Structure and Composition of the Interstellar and Circumstellar Medium
Modelling late-time red- blue line asymmetries in the spectra of core- collapse supernovae to determine dust masses
Antonia Bevan
Mike Barlow
Spitzer mid-IR observations of core-collapse supernovae have revealed dust formation to be common during the first 1000 days after explosion, while Herschel far-IR observations of supernova remnants such as Cassiopeia A, SN 1987A and the Crab Nebula have measured up to 0.1-0.5 solar masses of cool dust to be present in their ejecta (Barlow et al. 2010, Matsuura et al. 2011, Gomez et al. 2012, Owen & Barlow 2015, Wesson et al. 2015). These estimates are based on fitting the observed infrared continuum emission. However, the completion of the Herschel mission means that there will now be a long wait for comparable or better spaceborne thermal infrared facilities to become available.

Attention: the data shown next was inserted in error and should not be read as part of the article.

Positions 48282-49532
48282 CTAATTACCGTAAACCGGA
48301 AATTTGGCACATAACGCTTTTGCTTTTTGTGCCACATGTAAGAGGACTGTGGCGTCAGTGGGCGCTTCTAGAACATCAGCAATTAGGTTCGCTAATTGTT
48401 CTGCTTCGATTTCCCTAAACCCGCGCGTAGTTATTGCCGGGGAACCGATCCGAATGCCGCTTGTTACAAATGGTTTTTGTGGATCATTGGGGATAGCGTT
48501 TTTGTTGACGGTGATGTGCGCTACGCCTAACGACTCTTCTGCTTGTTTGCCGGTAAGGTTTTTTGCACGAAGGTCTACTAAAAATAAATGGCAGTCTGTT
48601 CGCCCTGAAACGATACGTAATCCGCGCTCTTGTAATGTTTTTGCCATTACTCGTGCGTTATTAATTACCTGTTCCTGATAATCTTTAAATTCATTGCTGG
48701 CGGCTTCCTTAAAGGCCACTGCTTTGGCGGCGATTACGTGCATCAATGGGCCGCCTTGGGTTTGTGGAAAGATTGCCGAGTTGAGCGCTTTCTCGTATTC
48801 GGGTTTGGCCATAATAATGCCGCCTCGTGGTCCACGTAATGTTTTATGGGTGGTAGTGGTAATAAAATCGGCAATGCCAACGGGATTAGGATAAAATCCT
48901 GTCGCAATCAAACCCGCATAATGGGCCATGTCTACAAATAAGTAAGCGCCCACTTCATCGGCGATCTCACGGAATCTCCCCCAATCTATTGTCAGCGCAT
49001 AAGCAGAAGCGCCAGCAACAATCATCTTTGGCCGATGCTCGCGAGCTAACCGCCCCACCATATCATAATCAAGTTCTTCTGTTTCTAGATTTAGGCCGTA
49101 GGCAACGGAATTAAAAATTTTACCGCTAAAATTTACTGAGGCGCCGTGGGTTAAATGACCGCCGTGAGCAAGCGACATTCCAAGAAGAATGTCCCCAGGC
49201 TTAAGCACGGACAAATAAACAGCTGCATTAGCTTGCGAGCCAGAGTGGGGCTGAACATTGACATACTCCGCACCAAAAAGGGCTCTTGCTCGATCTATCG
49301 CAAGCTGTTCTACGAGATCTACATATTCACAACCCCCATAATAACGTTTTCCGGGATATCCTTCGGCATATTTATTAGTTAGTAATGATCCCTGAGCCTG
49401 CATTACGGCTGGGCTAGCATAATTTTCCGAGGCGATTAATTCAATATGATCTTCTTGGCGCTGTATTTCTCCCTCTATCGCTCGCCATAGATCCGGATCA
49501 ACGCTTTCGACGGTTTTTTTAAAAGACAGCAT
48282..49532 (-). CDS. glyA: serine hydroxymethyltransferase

The absorption of optical or near-IR radiation by newly-formed dust within the ejecta of supernovae can result in an asymmetry between the red and blue shifted components, with the redwards emission from the far side of the ejecta undergoing greater absorption (Lucy et al. 1989). Such red-blue asymmetries are frequently observed in the late-time (T>400d) spectra of supernova ejecta and there is a large database of such observations available. We present here a new Monte Carlo code that models factors affecting the red-blue asymmetry, including smooth or clumped dust distributions, in order to assess the utility of line profile fitting for quantifying the masses of dust formed in supernova ejecta. We also present some examples of preliminary line profile fits for SN1987A.
13:30 - 15:00